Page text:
Saturday, 15 July 2006

Sorption Behavior of Selenium on Humic Acid under Increasing Se or Humic Acid Content.

Nao Ishikawa, Shigeo Uchida, Keiko Tagami, and Yasuo Nakamaru. National Institute of Radiological Sciences, Anagawa 4-9-1, Inage-ku, Chiba, 263-8555, Japan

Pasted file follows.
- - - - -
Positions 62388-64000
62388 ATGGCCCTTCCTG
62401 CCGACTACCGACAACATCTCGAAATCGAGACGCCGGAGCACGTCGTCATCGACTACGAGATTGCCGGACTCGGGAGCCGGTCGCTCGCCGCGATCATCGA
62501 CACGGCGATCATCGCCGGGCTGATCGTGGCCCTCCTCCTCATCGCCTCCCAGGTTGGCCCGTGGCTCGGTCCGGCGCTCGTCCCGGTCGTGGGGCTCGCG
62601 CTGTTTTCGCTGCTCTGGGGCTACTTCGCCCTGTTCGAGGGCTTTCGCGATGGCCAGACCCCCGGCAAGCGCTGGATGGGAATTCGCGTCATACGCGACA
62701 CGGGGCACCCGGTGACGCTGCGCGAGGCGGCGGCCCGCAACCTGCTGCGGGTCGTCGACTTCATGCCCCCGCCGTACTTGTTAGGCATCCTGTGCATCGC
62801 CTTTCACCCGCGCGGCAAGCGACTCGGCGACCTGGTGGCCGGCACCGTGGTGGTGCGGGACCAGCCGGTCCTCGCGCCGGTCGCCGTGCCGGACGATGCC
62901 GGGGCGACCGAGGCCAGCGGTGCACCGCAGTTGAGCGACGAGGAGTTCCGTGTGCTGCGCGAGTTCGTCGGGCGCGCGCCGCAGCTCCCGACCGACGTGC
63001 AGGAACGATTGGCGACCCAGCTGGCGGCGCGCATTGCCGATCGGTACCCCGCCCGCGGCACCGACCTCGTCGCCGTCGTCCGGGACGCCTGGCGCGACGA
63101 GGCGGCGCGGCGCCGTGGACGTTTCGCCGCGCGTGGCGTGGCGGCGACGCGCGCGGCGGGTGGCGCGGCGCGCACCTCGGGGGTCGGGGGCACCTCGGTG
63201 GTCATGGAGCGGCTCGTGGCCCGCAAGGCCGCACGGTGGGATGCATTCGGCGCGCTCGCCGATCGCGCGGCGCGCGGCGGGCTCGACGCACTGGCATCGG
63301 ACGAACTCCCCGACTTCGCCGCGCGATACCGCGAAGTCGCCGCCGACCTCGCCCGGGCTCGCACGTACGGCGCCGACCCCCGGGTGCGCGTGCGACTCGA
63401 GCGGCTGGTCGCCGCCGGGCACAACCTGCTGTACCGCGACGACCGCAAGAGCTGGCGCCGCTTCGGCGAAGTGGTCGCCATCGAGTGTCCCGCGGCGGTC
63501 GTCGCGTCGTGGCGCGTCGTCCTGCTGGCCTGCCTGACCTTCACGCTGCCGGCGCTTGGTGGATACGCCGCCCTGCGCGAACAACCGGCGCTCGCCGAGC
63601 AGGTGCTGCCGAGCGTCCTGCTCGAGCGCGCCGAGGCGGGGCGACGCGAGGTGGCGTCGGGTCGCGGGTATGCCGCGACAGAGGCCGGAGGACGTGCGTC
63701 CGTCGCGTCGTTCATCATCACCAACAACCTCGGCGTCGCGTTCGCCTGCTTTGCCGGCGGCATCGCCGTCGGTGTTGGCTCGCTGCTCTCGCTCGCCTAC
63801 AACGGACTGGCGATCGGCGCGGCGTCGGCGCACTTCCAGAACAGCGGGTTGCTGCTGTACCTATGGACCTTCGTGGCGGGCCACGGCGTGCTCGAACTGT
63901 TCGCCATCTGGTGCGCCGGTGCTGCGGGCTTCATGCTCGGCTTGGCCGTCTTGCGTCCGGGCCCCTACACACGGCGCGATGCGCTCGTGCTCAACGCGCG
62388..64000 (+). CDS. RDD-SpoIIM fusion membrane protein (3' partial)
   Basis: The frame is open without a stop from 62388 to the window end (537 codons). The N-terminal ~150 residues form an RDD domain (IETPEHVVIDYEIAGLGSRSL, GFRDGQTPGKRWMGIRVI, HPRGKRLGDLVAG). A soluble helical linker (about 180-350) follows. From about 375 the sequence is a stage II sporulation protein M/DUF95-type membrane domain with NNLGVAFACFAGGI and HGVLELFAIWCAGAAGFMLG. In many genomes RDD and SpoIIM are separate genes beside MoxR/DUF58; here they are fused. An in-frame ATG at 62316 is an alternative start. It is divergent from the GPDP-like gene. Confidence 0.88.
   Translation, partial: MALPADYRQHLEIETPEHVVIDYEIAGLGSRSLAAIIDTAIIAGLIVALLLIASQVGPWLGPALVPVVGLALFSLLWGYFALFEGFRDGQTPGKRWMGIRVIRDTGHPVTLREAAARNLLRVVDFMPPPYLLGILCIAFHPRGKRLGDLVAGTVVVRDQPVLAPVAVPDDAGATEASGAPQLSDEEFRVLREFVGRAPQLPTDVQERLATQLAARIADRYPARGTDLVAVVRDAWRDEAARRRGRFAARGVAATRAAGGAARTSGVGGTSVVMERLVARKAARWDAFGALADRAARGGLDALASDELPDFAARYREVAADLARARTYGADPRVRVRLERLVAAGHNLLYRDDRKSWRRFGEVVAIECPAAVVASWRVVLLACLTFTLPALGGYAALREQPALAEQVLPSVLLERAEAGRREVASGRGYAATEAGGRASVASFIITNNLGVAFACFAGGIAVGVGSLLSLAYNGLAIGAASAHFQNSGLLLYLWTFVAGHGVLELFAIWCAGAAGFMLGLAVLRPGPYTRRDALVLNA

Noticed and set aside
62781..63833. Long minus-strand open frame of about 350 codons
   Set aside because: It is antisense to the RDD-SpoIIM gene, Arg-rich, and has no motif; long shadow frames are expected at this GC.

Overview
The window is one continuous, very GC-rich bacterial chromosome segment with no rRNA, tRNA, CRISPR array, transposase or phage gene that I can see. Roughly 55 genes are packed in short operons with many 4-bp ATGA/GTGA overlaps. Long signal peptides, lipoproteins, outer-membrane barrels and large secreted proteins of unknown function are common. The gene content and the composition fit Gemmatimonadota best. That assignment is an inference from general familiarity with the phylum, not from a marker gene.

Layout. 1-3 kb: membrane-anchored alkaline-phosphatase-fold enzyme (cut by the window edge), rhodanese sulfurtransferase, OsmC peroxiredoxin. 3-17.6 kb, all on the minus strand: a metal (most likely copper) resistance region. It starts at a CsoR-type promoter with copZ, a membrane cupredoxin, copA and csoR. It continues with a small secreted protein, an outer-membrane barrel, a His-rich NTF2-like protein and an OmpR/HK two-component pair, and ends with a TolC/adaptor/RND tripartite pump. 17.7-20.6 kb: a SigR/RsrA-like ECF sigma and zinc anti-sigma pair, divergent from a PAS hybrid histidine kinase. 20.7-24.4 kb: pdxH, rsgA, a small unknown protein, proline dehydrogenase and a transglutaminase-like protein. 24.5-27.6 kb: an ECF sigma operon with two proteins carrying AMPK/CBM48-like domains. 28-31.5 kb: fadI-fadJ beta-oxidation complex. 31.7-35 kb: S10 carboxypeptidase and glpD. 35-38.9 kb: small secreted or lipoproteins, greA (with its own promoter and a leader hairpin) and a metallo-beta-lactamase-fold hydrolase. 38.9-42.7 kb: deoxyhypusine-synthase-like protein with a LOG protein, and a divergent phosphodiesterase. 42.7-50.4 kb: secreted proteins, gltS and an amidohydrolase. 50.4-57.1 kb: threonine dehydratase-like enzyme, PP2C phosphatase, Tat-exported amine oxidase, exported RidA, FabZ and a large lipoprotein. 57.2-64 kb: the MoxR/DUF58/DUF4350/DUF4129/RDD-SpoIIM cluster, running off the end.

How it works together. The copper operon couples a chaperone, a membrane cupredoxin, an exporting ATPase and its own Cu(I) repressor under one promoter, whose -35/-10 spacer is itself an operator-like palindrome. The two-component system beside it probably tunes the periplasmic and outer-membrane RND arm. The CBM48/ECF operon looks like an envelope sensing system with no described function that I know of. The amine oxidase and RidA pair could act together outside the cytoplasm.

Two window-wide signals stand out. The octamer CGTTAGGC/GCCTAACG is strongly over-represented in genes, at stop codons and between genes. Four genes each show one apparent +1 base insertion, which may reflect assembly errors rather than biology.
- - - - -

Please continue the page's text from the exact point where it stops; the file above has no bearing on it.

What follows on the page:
Selenium (Se) is one of the elements that are included in environmental quality standards for soils because it is highly toxic to humans. Although natural Japanese soils do not have a high Se content, Se contamination of soils will become a big problem because its consumption for industrial purposes is increasing. From the viewpoint of radioactive waste management, the fate of the element in a soil environment is also interesting because the long-lived fission product Se-79 (half-life: 1.1 million y) is an important radionuclide for long-term dose assessment. Soil organic substances influence pollutant sorption on soil. Recently, many studies have shown that humic acid (HA), a soil organic substance, adsorbs some radioactive elements, such as U and Am. However, no study has been carried out for Se adsorbability onto HA or for the sorption kinetics. Thus, our aim in this study was to clarify the sorption behavior of Se on HA. We investigated influences of solid-liquid ratios and Se concentrations by measuring the amount of Se sorbed on HA and the time to reach the sorption equilibrium. We also determined size distributions of HA-sorbed-Se under increasing HA amounts and co-existing Se amounts using an ultrafiltration technique. Finally, we looked at a suitable determination method for Se concentration in the liquid phase to obtain an isotherm equation. Humic acid was purchased from Wako Pure Chemicals Industries Ltd. Batch sorption tests using Se-75 (half-life: 119.8d) were carried out at elevated amounts of HAs, that is, 100, 200, 500, and 1000 mg. Each HA sample was placed in a plastic bottle (30 mL), and then 9 mL of deionized water (Milli-Q quality) were added. One mL of Se solution, which included 8 kBq of Se-75 with 0.1-3 micro-g of stable Se as a carrier, was added to each sample bottle; the initial concentrations of Se in the bottles were adjusted from 10 to 300 micro-g/L. Then, the suspension was shaken using an end-over-end shaker. In order to determine the time required to reach the sorption equilibrium, the sample suspensions were destructively sampled at times from three hours to twenty days after the addition of Se-75 to them. Each sample suspension was then filtered through a 0.45-micro-m membrane filter. Gamma rays of Se-75 in the filtrate were measured with an NaI scintillation counter (Aloka ARC-380). In addition, at the time of equilibrium, each 0.45-micro-m sample suspension was sequentially ultrafiltered with cutoff molecular weight filters of 10k, 5k, and 3k Daltons (Da) to get the molecular size distributions of the Se-sorbed HA. All filtrates were measured with an NaI scintillation counter.  The results were as follows. 1) The time required for the sorption equilibrium depended on the solid-liquid ratios and the Se concentrations. 2) The amount of Se sorbed in each molecular size range decreased in the order 3kDa> > 10kDa-0.45micro-m > 5KDa-10kDa > 3kDa-5kDa. 3) A linear relationship was observed between the logarithm of the concentrations of HA-adsorbed Se and the logarithm of the concentration of Se in the liquid phase, under the equilibrium condition. Therefore, Se sorption onto humic acid followed the Freundlich isotherm, which is described by S = K  Ce•EXP(n), where S is the amount of Se sorbed on the solid (micro-g/g solid), Ce is the equilibrium concentration of Se in solution (micro-g/mL), and K and n are Freundlich constants. When the liquid phase was assumed as the filtrate which passed through the 0.45 micro-m filter, K, n and correlation coefficient (R) were calculated as 216, 0.80 and 0.89 respectively, using all the data from the Freundlich isotherm. Since K and n depended on solid-liquid ratios, low R was observed. If only the data of one solid-liquid ratio condition were applied to the Freundlich isotherm, R had a high value, i.e. 0.99. Additionally, when the 3kDa filtrates were regarded as liquid phase, K, n, and R were 367, 0.82, and 0.99, respectively. In both cases, n values were lower than 1; n < 1 means a limited number of specific high-affinity sorption sites are available for the sorbate molecules. From the results, we concluded that the use of the <3kDa fraction as a liquid phase was suitable to understand Se sorption mechanisms on HA, since under this condition, the Freundlich isotherm independent of the solid-liquid ratio was observed. Acknowledgment: This work has been partially supported by the Agency for Natural Resources and Energy, the Ministry of Economy, Trade and Industry (METI), Japan.

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